There are plenty of celanthropists, a term coined by The Times for celebrity philanthropists, which include Angelina Jolie, Brad Pitt, Christopher Reeve, Richard Gere, Michal J. Fox and more, but what makes celebrity Kathy Ireland’s philanthropy spectacular, aside from her seemingly boundless energy, is the fact that she is a successful businesswoman, and not only a model or movie star, who acts to help create a better world for many of the globe’s vulnerable populations. Kathy Ireland’s business model has a social orientation, and this is what sustainability is all about.
In corporate sustainability, we observe challenges in overcoming the widespread negativity that confronts those engaged in advancing CSR. How does a company “turn off this noise” and get on with doing the right thing? In many ways the analogy comes back again to Kathy Ireland. She is the engine of her own business and infuses it with personal commitment, which comes from deep-seated beliefs about the purpose of business in society and a well-developed personal value system. This is not Anita Roddick style activism, but rather a highly practical approach to driving positive change in what appears to be quite a modest manner. This, perhaps, is what more CEOs need: a deeply-rooted personal commitment and motivation (as well as a certain skill in advancing multiple goals simultaneously), as if their business were their own.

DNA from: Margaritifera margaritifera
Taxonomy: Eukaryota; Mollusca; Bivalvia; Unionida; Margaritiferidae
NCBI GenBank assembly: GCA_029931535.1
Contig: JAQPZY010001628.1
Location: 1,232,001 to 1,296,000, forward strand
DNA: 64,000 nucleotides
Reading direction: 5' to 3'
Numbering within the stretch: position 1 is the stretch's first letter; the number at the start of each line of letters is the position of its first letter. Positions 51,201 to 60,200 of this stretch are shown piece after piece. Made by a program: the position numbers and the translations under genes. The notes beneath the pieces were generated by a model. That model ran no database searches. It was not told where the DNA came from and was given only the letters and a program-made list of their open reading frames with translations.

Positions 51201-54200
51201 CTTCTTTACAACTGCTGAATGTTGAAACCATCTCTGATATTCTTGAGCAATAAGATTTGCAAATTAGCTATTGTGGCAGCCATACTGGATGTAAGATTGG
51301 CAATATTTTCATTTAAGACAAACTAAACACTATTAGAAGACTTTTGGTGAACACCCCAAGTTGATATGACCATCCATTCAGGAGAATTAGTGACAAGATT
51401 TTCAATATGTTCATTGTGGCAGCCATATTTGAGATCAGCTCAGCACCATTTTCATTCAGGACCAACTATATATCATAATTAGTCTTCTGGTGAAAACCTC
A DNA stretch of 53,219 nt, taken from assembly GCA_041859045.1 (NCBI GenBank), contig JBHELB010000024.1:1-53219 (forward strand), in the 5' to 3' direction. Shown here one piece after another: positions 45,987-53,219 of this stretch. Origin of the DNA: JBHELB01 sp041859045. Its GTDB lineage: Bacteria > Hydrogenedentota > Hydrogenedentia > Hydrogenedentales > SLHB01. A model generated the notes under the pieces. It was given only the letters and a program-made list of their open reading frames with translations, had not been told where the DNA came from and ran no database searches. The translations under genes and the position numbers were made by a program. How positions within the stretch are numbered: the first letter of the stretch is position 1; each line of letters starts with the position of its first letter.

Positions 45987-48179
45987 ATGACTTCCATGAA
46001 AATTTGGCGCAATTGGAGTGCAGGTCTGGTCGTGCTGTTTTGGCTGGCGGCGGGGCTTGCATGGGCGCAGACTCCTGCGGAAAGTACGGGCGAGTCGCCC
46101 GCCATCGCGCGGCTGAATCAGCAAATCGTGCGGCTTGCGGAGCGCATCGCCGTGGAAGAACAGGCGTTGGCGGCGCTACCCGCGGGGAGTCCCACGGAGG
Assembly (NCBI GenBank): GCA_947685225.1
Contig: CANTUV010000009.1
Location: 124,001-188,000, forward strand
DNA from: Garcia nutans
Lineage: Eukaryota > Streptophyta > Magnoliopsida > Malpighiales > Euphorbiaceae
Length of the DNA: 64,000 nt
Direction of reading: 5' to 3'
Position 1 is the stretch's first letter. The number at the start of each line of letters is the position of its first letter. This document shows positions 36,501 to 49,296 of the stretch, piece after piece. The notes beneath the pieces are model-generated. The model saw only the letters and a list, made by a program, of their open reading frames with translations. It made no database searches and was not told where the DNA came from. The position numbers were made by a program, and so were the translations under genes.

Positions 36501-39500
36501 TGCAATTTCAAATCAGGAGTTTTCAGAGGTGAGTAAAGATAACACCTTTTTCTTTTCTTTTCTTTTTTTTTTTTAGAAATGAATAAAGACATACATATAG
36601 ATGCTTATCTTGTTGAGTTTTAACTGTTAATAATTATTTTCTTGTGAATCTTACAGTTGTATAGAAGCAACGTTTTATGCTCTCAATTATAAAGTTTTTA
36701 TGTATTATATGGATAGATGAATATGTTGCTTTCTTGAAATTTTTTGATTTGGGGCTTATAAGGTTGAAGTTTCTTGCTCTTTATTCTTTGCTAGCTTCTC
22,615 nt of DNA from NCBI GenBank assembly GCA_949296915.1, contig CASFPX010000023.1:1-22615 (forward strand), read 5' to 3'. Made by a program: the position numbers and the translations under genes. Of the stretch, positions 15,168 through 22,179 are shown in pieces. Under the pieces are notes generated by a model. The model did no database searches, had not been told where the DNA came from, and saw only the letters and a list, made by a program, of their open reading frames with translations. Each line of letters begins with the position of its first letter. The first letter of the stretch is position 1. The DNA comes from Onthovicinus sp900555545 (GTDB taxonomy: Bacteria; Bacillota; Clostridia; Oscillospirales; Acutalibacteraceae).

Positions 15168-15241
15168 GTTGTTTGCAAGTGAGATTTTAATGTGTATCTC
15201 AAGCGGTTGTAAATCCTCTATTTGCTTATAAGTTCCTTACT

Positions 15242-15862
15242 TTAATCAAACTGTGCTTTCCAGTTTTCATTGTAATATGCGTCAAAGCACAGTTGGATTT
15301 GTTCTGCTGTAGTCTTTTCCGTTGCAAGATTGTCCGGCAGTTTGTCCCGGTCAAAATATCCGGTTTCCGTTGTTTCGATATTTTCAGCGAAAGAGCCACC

The Sustainable CEO must be unswerving in her or his drive to embed sustainability and all employees and other stakeholders must be able to perceive this commitment in everything the CEO says and does, and this includes getting involved at a personal level. CEOs cannot outsource their commitment to sustainability. In the Accenture study quoted above, 96% of CEOs believe sustainability issues should be fully integrated into the strategy and operations of a company. However, if we are honest, when we look around, there are few who actually achieve this goal today. Perhaps what is lacking is the willingness of the CEO to bypass the negativity and make this a personal mission. There are some CEOs who stand out as making sustainability both an individual mission and business strategy (Jeff Swartz, Ray Anderson, Indra Nooyi) in a way which is highly visible to internal and external stakeholders. Their example, together with Kathy Ireland’s, could serve as a blueprint to guide more effective embedding of sustainability in many businesses today.
It’s great Kathy Ireland is a phenonenal woman. What we need are more phenomenal CEOs.
About Elaine Cohen
Elaine Cohen is a Sustainability Consultant and Reporter at Beyond Business and blogger on sustainability reporting and author of CSR for HR: A necessary business partnership to advance responsible business practices.